What is system calibration and how is it implemented on the AD779x ?
System calibration allows the converter to compensate for external system gain and offset errors, as well as its own internal errors. Calibration is basically a conversion process on two specific input voltages (zero-scale or offset calibration, and full-scale calibration) from which the offset error coefficient and full-scale error coefficient are determined. With system calibration, the zero-scale voltage and full-scale voltage must be applied to the ADC by the user.
System calibration is a two-step process. The zero-scale point must be presented to the converter first. This voltage is applied to the analog input of the converter before the zero-scale system calibration step is initiated and must remain stable until the step is complete. System calibration is initiated by writing the appropriate values to the MD2, MD1, and MD0 bits of the mode register. The DRDY output from each device indicates when the step is complete by going low, or the mode bits can be monitored via software—these return to idle mode when calibration is complete. After the zero-scale point is calibrated, the full-scale point is applied; and the full-scale system calibration process is initiated by again writing the appropriate code to the MD bits. The full-scale voltage must be set up before the calibration is initiated and it must remain stable throughout the duration of the calibration. DRDY goes low at the end of this second step to indicate that the system calibration is complete.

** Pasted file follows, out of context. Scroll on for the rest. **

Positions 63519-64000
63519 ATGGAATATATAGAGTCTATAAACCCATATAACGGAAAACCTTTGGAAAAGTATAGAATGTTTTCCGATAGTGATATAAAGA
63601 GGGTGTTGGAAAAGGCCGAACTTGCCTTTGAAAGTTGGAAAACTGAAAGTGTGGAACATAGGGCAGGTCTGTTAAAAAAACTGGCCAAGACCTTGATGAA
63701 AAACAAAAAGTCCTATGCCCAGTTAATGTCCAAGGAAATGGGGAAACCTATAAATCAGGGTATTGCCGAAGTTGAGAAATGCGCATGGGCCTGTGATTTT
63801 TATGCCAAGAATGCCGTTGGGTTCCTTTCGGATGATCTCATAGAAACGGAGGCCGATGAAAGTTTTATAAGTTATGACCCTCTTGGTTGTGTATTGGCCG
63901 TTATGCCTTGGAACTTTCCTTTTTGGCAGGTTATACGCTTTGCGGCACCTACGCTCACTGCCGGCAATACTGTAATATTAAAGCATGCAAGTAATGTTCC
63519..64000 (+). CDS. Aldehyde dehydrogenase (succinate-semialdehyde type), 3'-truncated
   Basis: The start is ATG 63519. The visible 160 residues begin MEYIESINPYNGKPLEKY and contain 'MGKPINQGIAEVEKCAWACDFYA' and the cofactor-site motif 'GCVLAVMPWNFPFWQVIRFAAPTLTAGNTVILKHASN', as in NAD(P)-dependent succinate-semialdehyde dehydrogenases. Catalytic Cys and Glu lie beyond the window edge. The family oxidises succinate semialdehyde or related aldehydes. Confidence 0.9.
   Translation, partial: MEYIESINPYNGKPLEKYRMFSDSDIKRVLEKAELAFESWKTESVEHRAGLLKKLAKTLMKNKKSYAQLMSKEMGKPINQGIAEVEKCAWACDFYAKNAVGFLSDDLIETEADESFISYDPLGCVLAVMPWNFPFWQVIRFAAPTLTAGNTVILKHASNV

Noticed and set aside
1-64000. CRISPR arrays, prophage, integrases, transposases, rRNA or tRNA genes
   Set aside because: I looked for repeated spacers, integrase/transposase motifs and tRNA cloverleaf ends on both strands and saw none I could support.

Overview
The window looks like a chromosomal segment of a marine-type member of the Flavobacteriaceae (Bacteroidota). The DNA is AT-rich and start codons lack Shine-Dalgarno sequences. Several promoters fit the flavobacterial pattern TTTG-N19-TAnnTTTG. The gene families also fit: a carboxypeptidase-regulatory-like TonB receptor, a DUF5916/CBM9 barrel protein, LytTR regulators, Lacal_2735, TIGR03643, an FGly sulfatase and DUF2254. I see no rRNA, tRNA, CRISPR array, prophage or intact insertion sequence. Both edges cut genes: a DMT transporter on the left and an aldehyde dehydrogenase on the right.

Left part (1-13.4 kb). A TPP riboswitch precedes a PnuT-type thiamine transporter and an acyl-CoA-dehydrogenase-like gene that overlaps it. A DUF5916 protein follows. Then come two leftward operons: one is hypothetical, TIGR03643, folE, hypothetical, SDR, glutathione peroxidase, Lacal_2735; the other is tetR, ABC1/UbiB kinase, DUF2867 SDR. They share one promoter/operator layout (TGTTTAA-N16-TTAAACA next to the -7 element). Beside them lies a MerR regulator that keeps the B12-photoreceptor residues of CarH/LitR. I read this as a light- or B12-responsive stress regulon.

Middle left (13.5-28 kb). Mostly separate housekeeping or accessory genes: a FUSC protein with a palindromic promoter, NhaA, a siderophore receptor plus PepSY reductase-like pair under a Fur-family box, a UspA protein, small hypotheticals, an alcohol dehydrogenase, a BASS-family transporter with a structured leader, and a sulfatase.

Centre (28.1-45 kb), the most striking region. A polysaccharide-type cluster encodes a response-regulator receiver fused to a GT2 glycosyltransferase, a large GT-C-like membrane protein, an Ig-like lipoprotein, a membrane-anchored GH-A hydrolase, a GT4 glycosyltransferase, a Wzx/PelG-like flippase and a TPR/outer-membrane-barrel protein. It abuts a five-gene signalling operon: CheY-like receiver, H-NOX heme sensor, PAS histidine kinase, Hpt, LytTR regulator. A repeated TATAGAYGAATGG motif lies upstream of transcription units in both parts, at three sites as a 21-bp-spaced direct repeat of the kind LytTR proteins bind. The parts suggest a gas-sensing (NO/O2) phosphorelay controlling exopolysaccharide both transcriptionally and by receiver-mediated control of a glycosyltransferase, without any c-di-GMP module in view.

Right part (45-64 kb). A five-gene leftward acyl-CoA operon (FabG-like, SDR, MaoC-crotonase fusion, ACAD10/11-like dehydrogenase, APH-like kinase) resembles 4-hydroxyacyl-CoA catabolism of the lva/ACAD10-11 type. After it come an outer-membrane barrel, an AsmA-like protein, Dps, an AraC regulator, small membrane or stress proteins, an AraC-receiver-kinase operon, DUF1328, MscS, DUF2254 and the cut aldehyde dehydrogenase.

The calibration procedure is dependent on whether unipolar mode or bipolar mode is used. In the unipolar mode, the system calibration is performed between the two endpoints of the transfer function; while in the bipolar mode, it is performed between midscale and positive full-scale.
When performing a system calibration, the zero-scale voltage and full-scale voltage must be switched into the analog input channel of the ADC. This can be performed by using a low RON SPDT (single-pole double-throw) CMOS switch. One of the switch inputs can be connected to the analog input, which represents the full-scale value, while the other input can be connected to the zero-scale voltage. Using this switch ensures that the signal chains on both analog inputs for the zero-scale calibration and full-scale calibration are identical. By so doing, the system zero-scale calibration will compensate for the insertion loss of the switch. The ADG736 is a dual SPDT switch with a RON < 4 Ω and matching of better than 0.4 Ω.
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